Can Windsor rebrand itself as a hip place to live and work like Detroit has?
In 2013, Detroit became known worldwide for being the largest city in America to ever file for Chapter 9 bankruptcy.
Just over two years later, the gritty city has done what some back then would've thought was unthinkable: It's branded itself as an exciting city on the rise.
Windsor's neighbour across the river has gotten glowing write-ups about its gentrification efforts in the likes of The New York Times and Vogue. Young hipsters seem to be eating it up, with reports of some flocking to Detroit to be part of rebuilding a once-great city.
A man working on a plan
Now, Windsor is on the verge of its own image makeover. Mayor Drew Dilkens has made rebranding Windsor a key part of the city's 20-year strategic vision.
In the coming weeks, city council will reach out to Windsorites to get their take on how to brand Windsor over the next two decades. In an interview with CBC News, Dilkens said he was hoping to change the conversation because Windsor is still seen as "that we're that rust-bucket, sort of lunch-bucket town, but the people who live here know that that's not true."
Perception is reality
Windsor has dealt with some serious perception issues over the years. Back in 2007, around the same time comedian Stephen Colbert jokingly implied Windsor was the worst place on Earth. Marketing guru Ed Roach asked people in a blog post what they thought of the city. The responses were mostly negative, he said, with some saying the city was "dirty" and "boring."
While Roach has lived in the Windsor-Essex area for decades and loves it, he does not discount the negative things he's heard from both locals and outsiders over the years/
Perception and reality are the same thing when it comes to branding, said Roach, the head of The Branding Experts, in a phone interview.
Repping our city
The reality is, anyone who lives or visits here knows there are many great things to do in the area, such as visiting the nearby wineries, grabbing a beer in Olde Walkerville or taking a rum-running tour, said the marketing expert. But, the unemployment rate has been stubbornly high for years and that's led to some negativity among young locals.
In response to this negativity, Ayad Saddy, owner of BB Branded Boutique, decided to sell T-shirts with the positive slogan: Win City.
"Over the years, when you're chipped downwards you can only build it back up the same way," said Saddy by phone.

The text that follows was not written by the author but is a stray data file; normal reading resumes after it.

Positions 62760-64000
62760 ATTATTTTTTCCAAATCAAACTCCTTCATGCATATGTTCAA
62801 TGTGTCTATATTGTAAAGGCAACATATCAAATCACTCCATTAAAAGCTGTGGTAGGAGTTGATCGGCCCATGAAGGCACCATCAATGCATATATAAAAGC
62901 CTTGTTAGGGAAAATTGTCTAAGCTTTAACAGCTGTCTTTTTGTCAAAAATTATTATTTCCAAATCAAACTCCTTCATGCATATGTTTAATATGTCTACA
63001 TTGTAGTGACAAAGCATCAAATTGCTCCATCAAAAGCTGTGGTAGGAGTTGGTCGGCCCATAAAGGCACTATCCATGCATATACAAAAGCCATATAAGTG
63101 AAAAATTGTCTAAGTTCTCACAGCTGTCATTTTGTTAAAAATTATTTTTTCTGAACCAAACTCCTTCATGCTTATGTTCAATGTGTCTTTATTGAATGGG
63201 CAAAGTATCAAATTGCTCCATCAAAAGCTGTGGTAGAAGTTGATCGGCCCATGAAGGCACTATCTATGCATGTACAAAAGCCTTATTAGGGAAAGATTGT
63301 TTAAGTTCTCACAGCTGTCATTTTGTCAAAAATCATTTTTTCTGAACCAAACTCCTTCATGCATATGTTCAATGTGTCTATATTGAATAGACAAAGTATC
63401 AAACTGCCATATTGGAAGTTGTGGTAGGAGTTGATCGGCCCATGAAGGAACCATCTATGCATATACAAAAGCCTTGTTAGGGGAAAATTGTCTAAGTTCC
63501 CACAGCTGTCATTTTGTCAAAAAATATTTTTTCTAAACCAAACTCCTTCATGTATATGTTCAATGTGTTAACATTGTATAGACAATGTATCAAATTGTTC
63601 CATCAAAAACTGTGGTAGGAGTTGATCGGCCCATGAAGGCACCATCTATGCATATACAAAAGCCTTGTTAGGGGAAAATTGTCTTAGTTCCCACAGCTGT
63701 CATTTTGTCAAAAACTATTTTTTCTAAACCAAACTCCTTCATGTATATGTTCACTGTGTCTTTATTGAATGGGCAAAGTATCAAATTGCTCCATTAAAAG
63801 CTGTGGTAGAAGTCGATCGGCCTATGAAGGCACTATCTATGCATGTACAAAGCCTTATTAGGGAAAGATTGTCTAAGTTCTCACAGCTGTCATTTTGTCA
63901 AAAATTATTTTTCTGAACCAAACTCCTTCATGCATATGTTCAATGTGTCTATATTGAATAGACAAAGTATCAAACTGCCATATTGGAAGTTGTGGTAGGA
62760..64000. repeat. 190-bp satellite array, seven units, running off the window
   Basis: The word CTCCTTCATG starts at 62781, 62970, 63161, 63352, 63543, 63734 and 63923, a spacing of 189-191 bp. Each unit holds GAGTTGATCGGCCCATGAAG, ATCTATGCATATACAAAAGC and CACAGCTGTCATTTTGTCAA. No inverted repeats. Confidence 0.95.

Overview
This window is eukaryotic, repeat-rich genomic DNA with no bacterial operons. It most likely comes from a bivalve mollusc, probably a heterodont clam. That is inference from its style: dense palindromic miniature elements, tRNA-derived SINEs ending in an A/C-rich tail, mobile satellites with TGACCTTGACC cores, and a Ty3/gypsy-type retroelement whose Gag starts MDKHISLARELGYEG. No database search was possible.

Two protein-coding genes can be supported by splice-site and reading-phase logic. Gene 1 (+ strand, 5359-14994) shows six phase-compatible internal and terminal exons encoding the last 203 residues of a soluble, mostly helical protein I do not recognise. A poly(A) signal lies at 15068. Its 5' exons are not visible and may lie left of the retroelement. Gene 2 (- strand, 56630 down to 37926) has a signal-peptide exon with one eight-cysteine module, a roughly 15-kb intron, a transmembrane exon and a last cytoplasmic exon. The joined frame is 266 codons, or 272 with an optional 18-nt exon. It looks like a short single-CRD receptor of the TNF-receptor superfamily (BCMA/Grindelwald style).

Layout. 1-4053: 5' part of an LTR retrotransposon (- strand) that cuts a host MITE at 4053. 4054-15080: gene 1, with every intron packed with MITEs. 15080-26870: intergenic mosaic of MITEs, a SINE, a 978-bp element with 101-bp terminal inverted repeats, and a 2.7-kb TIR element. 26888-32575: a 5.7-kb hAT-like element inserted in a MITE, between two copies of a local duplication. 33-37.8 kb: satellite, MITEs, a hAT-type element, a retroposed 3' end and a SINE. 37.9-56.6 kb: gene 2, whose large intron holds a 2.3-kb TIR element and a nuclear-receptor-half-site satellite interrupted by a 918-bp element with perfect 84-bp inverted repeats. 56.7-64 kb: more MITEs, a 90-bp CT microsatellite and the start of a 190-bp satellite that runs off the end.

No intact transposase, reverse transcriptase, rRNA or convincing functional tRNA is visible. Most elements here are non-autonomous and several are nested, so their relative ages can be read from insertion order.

He is hopeful his popular line of tees can be part of encouraging young people to '"rep our city."
Advice from across the river
Over in Detroit, organizations like Opportunity Detroit, funded by billionaire Dan Gilbert, have lessons to share.
Lisa Dancsok leads Opportunity Detroit, which aims to attract businesses, residents, and visitors to the city. Dancsok said Windsor should look to other cities, such as Austin, Tex. for inspiration. She also recommended Windsor focus on providing interesting and exciting job opportunities for young people.
What's good for the goose, is good for the gander
These days, there is a lot of fascination with Detroit, said Vincent Georgie, a marketing professor at the University of Windsor. And that's an opportunity for Windsor.
"We're able to cash in on some of the curiosity around Detroit without actually having to face anywhere near the socio-economic problems Detroit is facing," he said in a phone interview.
Dilkens sees the city, known to some as The D, as a source of inspiration.
"I think Detroit has done a fantastic job in their branding, you just think of 'The D,'" said Dilkens. "It's so simple ... but they're able to use it in such clever and creative ways ... I think it's something like that that Windsor wants to come up with."
Possibly coming up a new city nickname is just one part of the plan to rebrand our city over the next two decades. It will certainly be exciting to see what The D and in The W(?) city brands are like in 2035.